New York Fashion Week is nigh upon us here in the city, which means that it’s been about a year now since I first came face to face with the bizarre world of “capital F Fashion.” In that year, my style hasn’t changed much, (which I’m happy about for a multitude of reasons, not the least of which is monetary), so with a few exceptions here and there, I plan to keep it pretty boring and just wear the same pieces this time around as I did twelve months ago. Although, there are two things that I wore heavily this past winter, but will remain in my closet this time around, and that’s my pair of down vests. It was around this time last year, as menswear was reaching it’s peak of Italian infatuation, that the down vest was thrust from the L.L. Bean back catalog, slimmed down and reinterpreted as winter’s layering pièce de résistance for much of the younger generation (myself included.)
Thanks to Brunello Cucinelli, and the bevy of Pitti Uomo street style shots showing Italian men layering their earth toned vests under their equally as earth toned blazers, I felt bold enough to give the look a try last year.On that given day, I’d like to think that I pulled it off, but I doubt I’d be able to replicate that magic a second time around. While the vest-under-a-jacket thing might work for some, for me I felt that I was coming awfully close to simply looking like an overstuffed Michelin Man in an unstructured blazer. Ask any menswear probably and they’ll probably tell you layering is one of their favorite things (along with free beer, and intentionally undoing the top buckle of their dub monks), but it’s my opinion that often times most of these combinations look much better looking in theory (or on a mannequin) than they do in real life. There are two layering options though that I have been favoring heavily this season in lieu of my past missteps, the first being the cardigan, and the second being the cable-knit crewneck.
The idea of a cardigan as a layering piece is far from novel, but it was two men, Alan See from the Armoury, and my friend Jeff who runs the blog JHilla, that made me reconsider the cardigan, a piece that until now has mainly been collecting dust in my drawer. Normally, a standard cardigan on it’s own always come off to me as a cross between try-hard and hipster, two words that I would not want hurled in my direction. But, worn under a jacket, or better yet, coupled with a suit, the cardigan steps in as an extra layer that is not only comfortable, but makes a nice informal allusion to the three-piece suit. George Peppard effortlessly pulled it off alongside Audrey Hepburn in Breakfast at Tiffanys (although his may be a vest), and it’s a look that Ralph Lauren and Italian men alike have honed over the years, using the cardigan for some tonal and textural contrast as a way to personalize the suit.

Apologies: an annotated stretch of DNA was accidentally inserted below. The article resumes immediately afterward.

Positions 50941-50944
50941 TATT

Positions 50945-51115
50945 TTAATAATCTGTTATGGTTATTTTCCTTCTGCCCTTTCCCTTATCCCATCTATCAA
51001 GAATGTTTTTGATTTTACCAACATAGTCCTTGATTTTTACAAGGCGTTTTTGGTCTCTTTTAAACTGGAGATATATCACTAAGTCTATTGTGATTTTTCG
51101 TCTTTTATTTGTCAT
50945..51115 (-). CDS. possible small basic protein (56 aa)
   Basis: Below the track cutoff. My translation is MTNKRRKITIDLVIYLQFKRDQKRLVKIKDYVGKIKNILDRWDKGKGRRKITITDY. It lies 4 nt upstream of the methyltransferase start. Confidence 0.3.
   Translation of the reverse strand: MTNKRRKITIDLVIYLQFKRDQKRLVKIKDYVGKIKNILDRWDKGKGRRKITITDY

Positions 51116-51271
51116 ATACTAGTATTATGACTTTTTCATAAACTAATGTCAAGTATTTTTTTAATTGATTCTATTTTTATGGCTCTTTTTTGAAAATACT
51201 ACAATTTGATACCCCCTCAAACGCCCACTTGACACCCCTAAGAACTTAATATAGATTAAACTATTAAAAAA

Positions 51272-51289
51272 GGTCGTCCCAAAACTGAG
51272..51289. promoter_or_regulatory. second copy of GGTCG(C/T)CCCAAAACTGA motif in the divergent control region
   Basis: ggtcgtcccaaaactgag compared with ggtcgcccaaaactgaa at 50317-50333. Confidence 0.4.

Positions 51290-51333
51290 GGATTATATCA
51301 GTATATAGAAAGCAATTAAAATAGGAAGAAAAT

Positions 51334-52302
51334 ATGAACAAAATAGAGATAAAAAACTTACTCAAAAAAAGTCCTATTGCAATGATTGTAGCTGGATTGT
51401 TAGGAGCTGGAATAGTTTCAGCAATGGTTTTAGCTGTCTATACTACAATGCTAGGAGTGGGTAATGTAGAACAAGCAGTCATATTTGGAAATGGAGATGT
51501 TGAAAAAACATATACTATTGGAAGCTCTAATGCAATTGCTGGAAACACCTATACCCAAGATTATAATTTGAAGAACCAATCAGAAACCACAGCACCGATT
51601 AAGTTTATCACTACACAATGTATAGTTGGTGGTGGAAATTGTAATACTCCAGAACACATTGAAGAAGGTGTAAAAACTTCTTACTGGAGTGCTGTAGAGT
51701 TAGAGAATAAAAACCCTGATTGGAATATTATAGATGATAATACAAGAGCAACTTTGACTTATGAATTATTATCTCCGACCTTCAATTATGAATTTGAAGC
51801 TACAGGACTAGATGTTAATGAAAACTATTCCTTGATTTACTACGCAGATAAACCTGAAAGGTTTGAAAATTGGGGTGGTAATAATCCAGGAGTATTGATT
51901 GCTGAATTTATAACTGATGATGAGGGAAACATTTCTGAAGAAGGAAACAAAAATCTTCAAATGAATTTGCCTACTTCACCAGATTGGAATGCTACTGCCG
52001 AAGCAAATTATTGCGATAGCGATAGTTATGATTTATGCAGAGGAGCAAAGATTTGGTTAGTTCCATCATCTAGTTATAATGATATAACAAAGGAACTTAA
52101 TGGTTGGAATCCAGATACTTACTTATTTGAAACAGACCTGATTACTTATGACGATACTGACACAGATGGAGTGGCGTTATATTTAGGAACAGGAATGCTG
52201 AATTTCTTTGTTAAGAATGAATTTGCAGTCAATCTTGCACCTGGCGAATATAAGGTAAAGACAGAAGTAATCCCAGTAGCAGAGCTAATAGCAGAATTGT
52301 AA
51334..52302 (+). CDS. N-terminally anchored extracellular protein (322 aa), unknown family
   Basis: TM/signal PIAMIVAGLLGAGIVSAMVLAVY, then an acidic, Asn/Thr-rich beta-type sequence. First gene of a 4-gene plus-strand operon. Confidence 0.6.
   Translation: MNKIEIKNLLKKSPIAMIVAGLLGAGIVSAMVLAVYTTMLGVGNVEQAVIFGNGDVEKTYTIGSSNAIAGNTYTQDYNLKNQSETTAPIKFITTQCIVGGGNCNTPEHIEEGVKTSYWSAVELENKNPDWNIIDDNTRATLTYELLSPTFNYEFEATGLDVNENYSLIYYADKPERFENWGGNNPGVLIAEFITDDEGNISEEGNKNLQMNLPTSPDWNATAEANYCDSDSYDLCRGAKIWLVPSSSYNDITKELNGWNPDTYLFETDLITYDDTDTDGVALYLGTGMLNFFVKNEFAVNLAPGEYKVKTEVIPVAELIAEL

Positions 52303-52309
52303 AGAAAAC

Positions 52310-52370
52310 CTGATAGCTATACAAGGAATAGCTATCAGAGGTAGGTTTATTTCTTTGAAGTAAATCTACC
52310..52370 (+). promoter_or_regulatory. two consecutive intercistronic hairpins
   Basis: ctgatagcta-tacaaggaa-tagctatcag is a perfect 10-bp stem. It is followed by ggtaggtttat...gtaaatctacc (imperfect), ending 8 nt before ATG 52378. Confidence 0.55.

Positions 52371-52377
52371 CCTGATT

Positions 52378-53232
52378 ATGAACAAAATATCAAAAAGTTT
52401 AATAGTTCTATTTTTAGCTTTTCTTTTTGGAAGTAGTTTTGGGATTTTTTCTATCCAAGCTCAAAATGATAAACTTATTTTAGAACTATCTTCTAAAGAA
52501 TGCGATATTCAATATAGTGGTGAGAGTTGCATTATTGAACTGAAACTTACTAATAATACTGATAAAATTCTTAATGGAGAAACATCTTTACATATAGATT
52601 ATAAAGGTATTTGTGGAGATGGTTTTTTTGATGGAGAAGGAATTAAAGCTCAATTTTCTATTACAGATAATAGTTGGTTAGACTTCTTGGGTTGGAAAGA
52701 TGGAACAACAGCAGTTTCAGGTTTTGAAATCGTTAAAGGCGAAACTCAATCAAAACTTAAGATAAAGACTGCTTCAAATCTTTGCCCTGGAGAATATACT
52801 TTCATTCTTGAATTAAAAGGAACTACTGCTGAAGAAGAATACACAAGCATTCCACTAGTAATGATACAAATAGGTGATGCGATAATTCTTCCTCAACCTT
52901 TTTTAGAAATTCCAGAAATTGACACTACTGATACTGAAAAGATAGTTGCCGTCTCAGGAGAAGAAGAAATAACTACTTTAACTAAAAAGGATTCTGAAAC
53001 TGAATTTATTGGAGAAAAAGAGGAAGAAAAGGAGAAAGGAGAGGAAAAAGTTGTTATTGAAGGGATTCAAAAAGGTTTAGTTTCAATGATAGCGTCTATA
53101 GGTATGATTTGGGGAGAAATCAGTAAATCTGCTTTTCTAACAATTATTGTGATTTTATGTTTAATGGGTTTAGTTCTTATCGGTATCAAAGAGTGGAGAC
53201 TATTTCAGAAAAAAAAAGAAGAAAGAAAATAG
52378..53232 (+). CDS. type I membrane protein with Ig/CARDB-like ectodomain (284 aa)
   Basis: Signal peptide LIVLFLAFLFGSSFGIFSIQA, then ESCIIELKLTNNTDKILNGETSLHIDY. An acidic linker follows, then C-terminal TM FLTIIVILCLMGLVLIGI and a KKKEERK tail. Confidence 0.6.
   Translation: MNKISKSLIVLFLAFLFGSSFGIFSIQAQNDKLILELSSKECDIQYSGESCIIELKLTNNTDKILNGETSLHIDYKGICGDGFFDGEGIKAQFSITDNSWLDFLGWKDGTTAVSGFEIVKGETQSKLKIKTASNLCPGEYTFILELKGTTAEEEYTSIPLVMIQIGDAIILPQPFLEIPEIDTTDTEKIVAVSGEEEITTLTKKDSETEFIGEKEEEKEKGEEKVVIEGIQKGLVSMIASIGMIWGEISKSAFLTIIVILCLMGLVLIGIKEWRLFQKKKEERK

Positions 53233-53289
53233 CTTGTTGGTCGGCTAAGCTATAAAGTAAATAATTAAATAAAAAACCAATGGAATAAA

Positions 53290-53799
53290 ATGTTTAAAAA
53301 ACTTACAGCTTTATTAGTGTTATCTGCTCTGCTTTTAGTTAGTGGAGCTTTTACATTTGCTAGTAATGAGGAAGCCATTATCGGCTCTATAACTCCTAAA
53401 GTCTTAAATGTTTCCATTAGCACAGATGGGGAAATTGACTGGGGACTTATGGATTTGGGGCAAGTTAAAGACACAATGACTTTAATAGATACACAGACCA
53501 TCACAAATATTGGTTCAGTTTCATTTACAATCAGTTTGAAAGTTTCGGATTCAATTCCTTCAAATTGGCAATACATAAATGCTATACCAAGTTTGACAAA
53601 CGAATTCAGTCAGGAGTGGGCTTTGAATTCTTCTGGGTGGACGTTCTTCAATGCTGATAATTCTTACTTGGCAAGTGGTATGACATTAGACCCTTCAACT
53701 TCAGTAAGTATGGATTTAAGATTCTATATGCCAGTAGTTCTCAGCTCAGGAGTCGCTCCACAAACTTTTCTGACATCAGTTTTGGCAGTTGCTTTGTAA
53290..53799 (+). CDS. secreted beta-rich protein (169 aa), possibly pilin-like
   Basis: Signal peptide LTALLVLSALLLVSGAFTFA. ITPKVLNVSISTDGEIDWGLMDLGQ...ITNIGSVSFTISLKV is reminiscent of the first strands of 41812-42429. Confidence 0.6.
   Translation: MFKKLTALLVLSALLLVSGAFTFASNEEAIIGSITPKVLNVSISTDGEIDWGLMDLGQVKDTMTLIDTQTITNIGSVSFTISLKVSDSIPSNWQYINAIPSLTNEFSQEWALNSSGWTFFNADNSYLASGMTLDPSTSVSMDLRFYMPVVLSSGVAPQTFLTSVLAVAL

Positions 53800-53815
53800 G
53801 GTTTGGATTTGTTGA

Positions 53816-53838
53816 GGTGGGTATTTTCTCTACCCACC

I’ve written the cable-knit before, portraying it as the thick fisherman’s sweater that springs to mind when most people think cable-knit, but Club Monaco’s recent take on the old standby has got me rethinking how these sweaters should be worn. Upon seeing the Club Monaco version in their store, I was instantly reminded of the below shot of Steve McQueen. If Club was trying to replicate his Aran sweater, well they did a pretty damn good job, except on their take the knit itself is unexpectedly gauzy and open. The sweater also seems to have been washed several times over giving it this nice worn in quality that can be both seen and felt. Altogether it makes for a perfect middle layer worn under a jacket and over a shirt, for a look that reminds me of something Antonio posted this past week.